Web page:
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Miles of Oil Containment Boom Sit in Warehouse, Waiting for BP or U.S. to Use

An enterprising businessman put his factory in overdrive, figuring the country needed his product and his workers needed overtime. He's making enough to stem the shortage. Why is everyone ignoring him?

by
Gregory Sullivan

Bio

June 8, 2010 - 12:36 pm
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Maine, like the rest of the country, is suffering from very high unemployment. But its residents aren’t out of work because they aren’t useful; they’re useful, but out of work because there’s nothing much useful to do. Lapoint was able to immediately add two shifts of competent and motivated workers, and by the fourth day of production was making forty thousand feet of boom a day.

It’s likely they could make even more. But no one was ready to purchase it.

New England Cable News reported on June 3 from Packgen’s facility, interviewing John Lapoint about the frustration of trying to get anyone from either BP or the federal government to commit to purchase his boom:

Two weeks ago BP sent a quality control person to Maine, looked at the factory, and was impressed by what he saw. Packgen was feeling confident. That confidence has now turned to frustration. Packgen says BP controls who the boom suppliers are going to be — and they have yet to approve Packgen’s design.

John: “We’re going to allow BP, who caused the problem, to monitor and determine who gets the money and how that money is spent and how the land is going to be protected?”

John Lapoint says the government stepped in to take over the car industry, and the banks, and he believes it should be taking over this situation, too.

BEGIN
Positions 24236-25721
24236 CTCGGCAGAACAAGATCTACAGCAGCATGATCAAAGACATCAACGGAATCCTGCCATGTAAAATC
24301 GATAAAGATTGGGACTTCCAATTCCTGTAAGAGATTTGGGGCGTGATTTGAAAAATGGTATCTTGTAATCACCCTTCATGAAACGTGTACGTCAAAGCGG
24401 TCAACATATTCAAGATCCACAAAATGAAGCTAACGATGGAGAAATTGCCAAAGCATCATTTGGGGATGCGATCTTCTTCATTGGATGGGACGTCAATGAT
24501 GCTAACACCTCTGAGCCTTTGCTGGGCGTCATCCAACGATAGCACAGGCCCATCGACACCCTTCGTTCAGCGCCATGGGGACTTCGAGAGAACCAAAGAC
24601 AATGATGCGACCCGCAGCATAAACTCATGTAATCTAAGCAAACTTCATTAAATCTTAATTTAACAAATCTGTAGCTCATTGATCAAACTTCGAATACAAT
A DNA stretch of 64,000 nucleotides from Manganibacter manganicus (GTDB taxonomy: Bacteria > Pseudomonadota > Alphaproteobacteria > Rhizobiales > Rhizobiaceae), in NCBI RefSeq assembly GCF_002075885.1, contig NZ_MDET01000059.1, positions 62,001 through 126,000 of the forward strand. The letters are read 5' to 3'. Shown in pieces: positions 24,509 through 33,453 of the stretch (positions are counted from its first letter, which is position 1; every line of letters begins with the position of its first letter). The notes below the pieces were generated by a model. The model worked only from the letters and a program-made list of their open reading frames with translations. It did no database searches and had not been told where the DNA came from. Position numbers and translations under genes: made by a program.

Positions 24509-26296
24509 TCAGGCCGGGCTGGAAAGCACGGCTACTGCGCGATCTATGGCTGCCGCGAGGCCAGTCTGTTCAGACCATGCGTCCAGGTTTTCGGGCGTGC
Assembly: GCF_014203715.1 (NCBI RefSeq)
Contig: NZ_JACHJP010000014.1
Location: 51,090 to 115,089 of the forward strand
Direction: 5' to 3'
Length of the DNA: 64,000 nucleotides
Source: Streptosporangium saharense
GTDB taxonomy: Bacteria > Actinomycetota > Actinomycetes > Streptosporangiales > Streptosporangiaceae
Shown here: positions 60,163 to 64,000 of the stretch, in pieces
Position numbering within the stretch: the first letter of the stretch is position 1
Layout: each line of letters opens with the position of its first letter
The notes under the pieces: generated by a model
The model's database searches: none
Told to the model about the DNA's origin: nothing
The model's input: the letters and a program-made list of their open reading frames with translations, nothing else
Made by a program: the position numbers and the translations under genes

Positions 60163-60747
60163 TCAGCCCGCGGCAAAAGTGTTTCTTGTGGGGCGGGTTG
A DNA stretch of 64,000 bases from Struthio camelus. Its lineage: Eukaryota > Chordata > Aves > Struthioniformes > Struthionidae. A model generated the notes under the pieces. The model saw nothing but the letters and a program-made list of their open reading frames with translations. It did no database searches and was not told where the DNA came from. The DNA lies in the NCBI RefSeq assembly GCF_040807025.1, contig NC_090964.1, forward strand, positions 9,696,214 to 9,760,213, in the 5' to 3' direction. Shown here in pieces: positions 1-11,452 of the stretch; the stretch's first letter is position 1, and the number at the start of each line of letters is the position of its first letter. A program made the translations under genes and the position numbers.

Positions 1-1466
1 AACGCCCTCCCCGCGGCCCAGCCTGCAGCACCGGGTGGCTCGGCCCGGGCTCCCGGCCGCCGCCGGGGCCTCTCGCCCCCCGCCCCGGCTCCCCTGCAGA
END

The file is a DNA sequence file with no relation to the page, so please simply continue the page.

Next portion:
The first pictures of shorebirds covered in oil have made their way through the media now. These pictures tug at the heartstrings, no doubt, but it’s jarring to think I’ve never seen a picture of any of the eleven human beings who lost their lives in the accident that caused the spill. Some things that interest the media and the public more than others — eliciting remarks on the costs and dangers of drilling for oil a mile below the surface of the ocean, or on the intransigence and incompetence of BP, or the government, or both.

Two Packgen engineers went to the gulf recently to see for themselves what was happening — they say they saw booms that were sinking and contractors begging for boom — but they won’t buy anything that isn’t BP approved. Meanwhile, Lapoint has slowed production, started storing boom in a warehouse, and now waits for BP to say yay or nay.

Will John Lapoint be able sell his boom to BP or the U.S. government? Will he make more? Will he go broke waiting, and lay everyone off again? Will someone finally decide to purchase it, and by the time it arrives on scene, find out it was needed weeks ago and now it’s just a waste?

Hard to predict. But John Lapoint’s sweating a hard lesson right now, a microcosm of the malaise that currently infects the whole country. This isn’t a Field of Dreams economy anymore, where “if you build it, they will come.” You can build it if you like. Doesn’t mean anyone will come. And waiting for the government to make people come is a very hard job indeed.

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Gregory Sullivan founded and writes for The Rumford Meteor.
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